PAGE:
Wolf: Mörike Lieder; Goethe Lieder

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WORKS: Mörike Lieder; Goethe Lieder
PERFORMER: Barbara Hendricks (soprano), Roland Pöntinen (piano)
Two of the poets who meant most to Hugo Wolf are frequently twinned on disc; partly because they display satisfyingly complementary aspects of Wolf’s musical responses, and partly because there are so many settings of each one that few singers dare to take on more than a few at a time (Dietrich Fischer-Dieskau and Elisabeth Schwarzkopf, of course, being notable exceptions).


So, here they are again: Mörike, the gentle and quirky pastor, painter and poet from Swabia, who stimulated Wolf to elaborate and perfect his own distinctive musical language; and Goethe, whose depth and breadth of mind drew from Wolf not so much a lyrical outpouring as impassioned worship at the shrine. Barbara Hendricks and Roland Pöntinen certainly have the measure of much that is unique within the settings of each poet.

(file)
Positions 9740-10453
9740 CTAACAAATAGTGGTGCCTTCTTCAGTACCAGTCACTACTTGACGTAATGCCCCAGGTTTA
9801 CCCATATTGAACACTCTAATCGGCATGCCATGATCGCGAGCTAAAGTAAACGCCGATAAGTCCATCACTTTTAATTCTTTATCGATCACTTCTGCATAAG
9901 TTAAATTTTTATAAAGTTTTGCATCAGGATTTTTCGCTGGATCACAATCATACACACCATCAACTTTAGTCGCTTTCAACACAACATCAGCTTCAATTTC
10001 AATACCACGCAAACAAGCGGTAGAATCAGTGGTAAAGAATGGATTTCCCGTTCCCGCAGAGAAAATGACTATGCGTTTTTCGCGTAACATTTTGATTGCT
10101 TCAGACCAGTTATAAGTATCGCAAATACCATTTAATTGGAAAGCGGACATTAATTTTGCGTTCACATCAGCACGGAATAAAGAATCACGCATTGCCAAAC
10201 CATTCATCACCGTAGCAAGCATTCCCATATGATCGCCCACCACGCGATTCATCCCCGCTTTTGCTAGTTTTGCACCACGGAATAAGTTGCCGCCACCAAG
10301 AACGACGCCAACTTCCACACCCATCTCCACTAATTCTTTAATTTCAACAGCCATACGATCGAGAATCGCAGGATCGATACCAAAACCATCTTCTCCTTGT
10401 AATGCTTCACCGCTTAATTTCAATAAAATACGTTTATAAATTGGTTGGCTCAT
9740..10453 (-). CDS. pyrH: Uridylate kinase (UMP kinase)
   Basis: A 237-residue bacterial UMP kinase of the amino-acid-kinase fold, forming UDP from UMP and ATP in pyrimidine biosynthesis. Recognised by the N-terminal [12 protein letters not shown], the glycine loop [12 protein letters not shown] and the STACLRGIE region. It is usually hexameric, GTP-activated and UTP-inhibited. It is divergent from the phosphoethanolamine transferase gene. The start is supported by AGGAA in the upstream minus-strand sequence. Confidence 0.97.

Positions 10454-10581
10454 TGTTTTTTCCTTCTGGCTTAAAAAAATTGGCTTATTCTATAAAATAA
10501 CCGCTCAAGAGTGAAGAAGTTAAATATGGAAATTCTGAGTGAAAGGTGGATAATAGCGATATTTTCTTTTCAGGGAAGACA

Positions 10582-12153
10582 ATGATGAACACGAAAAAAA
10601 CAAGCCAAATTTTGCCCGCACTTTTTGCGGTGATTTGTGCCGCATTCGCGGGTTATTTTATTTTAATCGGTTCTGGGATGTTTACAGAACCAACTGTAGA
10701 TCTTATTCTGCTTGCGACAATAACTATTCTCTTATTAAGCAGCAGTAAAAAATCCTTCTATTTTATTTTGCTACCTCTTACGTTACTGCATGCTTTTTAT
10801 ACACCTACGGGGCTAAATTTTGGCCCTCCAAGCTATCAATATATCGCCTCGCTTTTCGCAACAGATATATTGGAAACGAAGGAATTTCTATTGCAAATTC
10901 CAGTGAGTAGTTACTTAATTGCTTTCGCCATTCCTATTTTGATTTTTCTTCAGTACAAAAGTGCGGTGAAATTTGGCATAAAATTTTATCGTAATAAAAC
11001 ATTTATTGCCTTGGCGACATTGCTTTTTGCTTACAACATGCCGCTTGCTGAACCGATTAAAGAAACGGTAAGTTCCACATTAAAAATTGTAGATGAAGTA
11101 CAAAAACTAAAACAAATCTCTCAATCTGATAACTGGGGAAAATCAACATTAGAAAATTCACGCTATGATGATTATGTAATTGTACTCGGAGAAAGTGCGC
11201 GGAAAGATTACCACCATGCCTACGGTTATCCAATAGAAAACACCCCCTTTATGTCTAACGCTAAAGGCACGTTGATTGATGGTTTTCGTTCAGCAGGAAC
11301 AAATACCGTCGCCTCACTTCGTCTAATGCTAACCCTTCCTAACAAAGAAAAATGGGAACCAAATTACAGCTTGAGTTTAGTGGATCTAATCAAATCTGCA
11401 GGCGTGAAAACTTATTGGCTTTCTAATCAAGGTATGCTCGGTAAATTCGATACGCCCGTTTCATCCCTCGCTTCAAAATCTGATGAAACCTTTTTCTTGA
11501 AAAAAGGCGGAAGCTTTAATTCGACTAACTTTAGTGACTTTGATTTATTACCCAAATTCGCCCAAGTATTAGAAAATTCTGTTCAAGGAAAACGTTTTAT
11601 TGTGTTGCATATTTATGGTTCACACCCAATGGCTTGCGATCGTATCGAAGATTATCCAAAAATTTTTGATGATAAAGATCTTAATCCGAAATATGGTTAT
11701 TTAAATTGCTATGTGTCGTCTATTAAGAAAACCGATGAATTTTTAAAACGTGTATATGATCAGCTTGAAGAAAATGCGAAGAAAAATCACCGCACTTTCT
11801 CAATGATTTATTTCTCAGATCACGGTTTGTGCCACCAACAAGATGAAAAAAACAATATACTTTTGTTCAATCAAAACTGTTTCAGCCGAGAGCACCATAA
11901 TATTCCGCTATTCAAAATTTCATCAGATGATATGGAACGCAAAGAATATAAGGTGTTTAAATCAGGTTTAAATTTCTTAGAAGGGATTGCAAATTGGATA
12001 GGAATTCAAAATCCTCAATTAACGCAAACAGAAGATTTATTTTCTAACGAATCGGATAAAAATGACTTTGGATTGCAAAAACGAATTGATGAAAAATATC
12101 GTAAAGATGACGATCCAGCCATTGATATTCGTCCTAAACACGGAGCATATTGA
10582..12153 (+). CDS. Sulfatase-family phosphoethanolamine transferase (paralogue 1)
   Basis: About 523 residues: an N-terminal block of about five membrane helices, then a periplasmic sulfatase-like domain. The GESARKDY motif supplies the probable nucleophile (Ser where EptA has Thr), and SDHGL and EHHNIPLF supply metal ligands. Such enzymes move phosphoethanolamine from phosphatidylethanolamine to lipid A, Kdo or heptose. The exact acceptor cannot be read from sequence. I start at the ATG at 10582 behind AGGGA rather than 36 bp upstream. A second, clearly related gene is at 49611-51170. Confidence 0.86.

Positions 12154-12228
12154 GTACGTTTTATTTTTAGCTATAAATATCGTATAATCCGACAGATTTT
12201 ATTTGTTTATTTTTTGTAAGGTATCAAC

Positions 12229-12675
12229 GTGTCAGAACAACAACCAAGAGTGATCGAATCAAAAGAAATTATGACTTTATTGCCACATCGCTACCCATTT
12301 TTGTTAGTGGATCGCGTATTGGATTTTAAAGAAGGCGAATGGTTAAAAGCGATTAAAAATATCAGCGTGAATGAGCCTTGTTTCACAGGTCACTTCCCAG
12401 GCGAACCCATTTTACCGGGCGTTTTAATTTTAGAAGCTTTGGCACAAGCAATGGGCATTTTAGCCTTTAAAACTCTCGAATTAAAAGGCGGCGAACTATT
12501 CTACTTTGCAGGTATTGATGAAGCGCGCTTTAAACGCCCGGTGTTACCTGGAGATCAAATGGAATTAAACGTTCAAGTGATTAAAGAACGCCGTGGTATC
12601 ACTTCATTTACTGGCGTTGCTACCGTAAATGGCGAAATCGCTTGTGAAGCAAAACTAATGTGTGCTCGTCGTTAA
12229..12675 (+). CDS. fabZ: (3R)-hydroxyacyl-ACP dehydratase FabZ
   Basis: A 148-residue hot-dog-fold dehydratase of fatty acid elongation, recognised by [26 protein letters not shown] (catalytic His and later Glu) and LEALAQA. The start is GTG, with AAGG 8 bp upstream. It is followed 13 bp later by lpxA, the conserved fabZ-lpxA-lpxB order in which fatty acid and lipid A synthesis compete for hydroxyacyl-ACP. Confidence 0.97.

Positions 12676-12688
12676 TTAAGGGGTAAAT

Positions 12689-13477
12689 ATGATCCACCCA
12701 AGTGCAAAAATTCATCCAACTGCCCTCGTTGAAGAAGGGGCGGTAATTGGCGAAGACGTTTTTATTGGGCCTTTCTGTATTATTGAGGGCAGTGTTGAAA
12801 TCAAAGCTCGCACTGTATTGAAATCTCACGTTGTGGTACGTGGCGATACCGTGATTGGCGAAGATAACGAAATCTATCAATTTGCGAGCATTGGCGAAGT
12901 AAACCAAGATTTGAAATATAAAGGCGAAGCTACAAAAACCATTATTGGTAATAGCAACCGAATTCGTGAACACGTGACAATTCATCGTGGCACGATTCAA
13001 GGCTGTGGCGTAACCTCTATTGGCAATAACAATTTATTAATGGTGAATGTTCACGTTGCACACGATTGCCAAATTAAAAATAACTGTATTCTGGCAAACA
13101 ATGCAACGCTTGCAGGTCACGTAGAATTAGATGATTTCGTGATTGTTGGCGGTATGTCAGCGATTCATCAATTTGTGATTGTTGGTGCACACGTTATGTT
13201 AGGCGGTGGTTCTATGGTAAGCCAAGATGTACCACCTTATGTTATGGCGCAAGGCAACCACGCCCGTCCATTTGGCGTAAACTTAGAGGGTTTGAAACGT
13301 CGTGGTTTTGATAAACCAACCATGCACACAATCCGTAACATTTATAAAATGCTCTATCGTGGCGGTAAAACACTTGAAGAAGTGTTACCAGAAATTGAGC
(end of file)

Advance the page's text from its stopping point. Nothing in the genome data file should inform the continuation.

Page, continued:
Hendricks’s gift at expressing a rapt, childlike sense of contemplation, at once minutely observant and deceptively simple, gives perfect expression to Mörike’s two reflections ‘On a Christmas Rose’. And the depth and range of colours within her soprano, now in its prime, provide both a mordant edge to the lighter songs, and a dark, sensuous intensity for those such as ‘Encounter’ and ‘On a Journey’. Her Goethe settings tend to be a little more laboured. But the Mignon songs – sung by the waif with the unspeakable secret in Goethe’s Wilhelm Meister – grasp movingly the solemn isolation of the character.


With such widely varied selections available, it’s difficult to pinpoint a true female-voice benchmark. I love Anne Sofie von Otter’s Mignon songs with Ralf Gothóni (DG); but for the closest, best comparison within both poets, I’d go for Felicity Lott, whose performances with Geoffrey Parsons I’d nevertheless be reluctant to rate over and above those of Hendricks and Pöntinen. Hilary Finch